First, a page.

One Flew Over Cuckoos Nest One Flew Over the Cuckoos Nest By Ken Kesey 1. How would you describe your main character? Become his voice and write about who he believes they are. I might frighten some of you at first, and others may think of me as some crazy man who has no business living in a normal society. Well, if you thought any of those, youre wrong. I, Randle McMurphy, might have gotten in four or five fights and have been in jail and the work farm for sometime, but I feel that it is necessary to get certain ideas across to people and violence is usually the only way to do that.
However, speaking about the crazy part, I do not feel that Im crazy. I dont sit and daze out in the middle of nowhere; I dont walk up and down a hallway; I talk and listen and I am able to think on my own. Now, by explaining myself to you, I ask you why I am in this dumb mental hospital talking to people who have no sense about life. In fact, I could not even answer the question but I know that I have no voice in the decision of my presence hear. I am probably the biggest rebel you will ever see and I do not take dictation very well.
When I first came to the hospital, the other patients knew I was different because I did not listen to the black workers and especially Ms. Ratched, the Big Nurse who had control over the patients. My biggest conflict was with the nurse. Everyday day we had therapy meetings, where Nurse Ratched tried to help the mental patients cope with their problems. While in the circle, I noticed that when asked to talk by the nurse, the patients stood silent because they were scared of the nurse.
To me, she was nothing but a ruthless woman who took advantage of her position as the head nurse. But for me, being the rebel that I am, I did not want this lady to control me or the other boys. So I started to talk to these people and try to make them comfortable with me in order to get them on my side. This conflict was my drive that kept me interested in the mental hospital. One guy, Chief Bromden, was supposedly deaf and never spoke.
After being the only one who tried to get through to him, he finally spoke to me and became my sidekick. I didnt pay attention to the others ideas about the chief so I taught him things through examples, and it paid off in the end. Also, I taught the boys how to gamble and I tried to make everything in the ward fun and enjoyable because to me, the mental hospital seemed worse than a jail. After a while of communicating to the patients, they began to have fun and enjoyed being in the ward. Also, I had to make a few bets in order to get the patients to trust and respect me, and it worked.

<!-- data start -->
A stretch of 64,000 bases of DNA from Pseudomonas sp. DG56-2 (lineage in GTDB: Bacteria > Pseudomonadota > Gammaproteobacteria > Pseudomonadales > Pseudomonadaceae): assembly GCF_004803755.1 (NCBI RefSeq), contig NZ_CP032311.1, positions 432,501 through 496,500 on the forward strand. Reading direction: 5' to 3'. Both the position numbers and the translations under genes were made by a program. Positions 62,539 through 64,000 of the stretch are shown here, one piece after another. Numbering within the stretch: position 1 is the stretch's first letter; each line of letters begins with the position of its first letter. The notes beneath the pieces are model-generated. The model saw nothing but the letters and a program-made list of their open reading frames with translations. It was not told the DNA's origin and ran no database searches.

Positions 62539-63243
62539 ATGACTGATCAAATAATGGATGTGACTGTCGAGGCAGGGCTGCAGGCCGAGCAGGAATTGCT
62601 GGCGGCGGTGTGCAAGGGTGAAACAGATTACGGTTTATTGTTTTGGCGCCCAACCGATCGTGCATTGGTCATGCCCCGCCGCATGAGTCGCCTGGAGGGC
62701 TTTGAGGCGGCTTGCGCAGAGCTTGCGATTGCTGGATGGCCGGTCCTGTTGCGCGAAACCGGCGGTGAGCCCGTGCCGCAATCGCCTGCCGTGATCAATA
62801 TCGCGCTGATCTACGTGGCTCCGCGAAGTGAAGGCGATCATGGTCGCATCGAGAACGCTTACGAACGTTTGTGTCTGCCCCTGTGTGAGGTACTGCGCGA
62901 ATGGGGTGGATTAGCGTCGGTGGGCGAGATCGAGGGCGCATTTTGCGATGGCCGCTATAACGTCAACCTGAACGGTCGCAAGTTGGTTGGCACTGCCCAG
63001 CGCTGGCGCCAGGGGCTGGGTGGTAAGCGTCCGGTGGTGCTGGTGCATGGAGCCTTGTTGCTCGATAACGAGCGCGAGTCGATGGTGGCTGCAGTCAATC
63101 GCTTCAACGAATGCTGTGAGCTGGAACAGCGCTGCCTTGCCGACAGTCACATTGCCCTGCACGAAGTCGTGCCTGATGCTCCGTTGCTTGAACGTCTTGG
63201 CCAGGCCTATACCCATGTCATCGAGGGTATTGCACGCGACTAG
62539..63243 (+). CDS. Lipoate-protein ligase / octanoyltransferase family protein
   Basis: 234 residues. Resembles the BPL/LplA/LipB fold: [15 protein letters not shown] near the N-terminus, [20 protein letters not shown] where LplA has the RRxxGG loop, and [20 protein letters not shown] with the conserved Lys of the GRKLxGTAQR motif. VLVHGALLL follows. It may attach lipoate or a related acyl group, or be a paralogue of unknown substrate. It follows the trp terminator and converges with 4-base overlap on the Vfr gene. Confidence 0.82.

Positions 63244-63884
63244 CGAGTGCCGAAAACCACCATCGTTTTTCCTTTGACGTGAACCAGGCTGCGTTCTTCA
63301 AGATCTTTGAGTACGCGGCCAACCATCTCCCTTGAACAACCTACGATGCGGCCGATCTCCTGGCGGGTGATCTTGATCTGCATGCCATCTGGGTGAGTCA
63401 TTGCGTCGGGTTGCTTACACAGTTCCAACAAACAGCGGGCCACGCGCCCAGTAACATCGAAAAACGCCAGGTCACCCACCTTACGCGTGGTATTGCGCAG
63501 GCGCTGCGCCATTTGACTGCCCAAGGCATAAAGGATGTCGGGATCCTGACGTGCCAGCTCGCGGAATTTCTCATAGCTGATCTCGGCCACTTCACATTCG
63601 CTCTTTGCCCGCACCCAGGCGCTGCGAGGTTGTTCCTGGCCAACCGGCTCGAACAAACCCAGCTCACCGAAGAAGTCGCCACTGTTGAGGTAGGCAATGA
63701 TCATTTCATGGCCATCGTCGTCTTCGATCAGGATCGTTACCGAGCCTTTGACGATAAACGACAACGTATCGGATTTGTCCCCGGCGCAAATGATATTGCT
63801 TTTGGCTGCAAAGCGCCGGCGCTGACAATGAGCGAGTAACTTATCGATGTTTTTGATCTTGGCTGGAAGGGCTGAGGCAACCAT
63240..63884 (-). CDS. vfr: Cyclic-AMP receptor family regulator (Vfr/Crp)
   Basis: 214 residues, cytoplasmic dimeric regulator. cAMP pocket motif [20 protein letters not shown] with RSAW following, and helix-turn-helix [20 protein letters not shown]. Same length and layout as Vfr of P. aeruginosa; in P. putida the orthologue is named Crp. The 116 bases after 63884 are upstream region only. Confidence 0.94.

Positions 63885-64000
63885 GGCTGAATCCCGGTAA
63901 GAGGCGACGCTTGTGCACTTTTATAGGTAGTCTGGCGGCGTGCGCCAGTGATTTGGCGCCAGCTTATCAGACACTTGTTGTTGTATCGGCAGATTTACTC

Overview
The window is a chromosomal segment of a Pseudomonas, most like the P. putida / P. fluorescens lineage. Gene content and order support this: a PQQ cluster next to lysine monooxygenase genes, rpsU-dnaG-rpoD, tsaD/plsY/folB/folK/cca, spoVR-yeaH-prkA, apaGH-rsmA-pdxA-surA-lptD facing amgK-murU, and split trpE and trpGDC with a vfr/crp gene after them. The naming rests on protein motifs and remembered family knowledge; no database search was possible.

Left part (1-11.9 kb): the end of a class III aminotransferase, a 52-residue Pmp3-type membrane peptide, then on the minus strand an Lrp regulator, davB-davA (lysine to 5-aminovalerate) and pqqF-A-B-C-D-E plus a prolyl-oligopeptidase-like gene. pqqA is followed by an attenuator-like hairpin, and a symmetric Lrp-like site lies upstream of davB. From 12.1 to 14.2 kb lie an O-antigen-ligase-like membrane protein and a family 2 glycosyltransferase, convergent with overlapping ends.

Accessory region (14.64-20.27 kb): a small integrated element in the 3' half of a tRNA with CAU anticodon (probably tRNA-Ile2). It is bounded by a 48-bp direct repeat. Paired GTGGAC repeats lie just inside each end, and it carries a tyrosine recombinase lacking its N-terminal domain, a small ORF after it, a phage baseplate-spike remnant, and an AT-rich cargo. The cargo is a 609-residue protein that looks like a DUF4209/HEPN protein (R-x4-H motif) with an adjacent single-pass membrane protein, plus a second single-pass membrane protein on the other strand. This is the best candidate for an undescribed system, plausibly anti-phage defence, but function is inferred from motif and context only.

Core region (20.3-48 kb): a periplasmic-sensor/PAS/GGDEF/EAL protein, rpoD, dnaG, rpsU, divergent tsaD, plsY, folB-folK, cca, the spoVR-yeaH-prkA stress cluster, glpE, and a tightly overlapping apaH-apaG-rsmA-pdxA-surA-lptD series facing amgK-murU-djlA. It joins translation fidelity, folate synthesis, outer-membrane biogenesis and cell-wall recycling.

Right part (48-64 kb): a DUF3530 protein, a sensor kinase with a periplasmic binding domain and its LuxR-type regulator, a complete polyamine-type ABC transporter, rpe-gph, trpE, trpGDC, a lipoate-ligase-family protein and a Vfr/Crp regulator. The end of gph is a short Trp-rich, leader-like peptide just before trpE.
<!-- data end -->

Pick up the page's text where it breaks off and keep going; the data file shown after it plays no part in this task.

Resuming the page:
I questioned the ideas of the authorities and I tried to ratify the rules in order to make it a pleasing environment for the patients, and I succeeded. The Nurse began to lose control over the patients and the patients followed my lead by fighting for what they wanted rather than going over the same routine. By following my footsteps, the patients finally found the light within society, and stepped into it with open arms and wishful smiles. No longer were they under the control of the system and its rules; I had broken free from the routine, and in the end, changed the world as they knew it. As I look back at what I had done, I am pleased that I was able to change such a system that was detrimental to the patients desires to see what life is really about.
Even though I did gamble with them in order to make a few bucks, over time I felt that my presence in the mental hospital was really big in the minds of the patients. I was like Christ to them, in that I brought them this new light about life and showed them how to be happy and independent. Also, I consider myself a hero in that I was able to influence the lives of at least twelve patients and I changed their entire perception about life. In doing so, I might have crossed the line a little bit, especially in my last stunt. By bringing prostitutes and alcohol into the hospital, I was sentenced to a lobotomy, which ultimately resulted in my death. Also, I forced Billy to have sex with the prostitute and by doing so, Billy committed suicide because Nurse Ratched threatened him by telling his mother about Billys incident.
In this case I felt very weak and I noticed that as more and more time was spent in the hospital, my mentality became weaker and I was not as emotionally strong. However, that is one thing I sacrificed in order to help the others become more powerful and I have no regrets in my actions. 2. What does this character do to demonstrate his character? Use three quotes. Give an explanation of each one.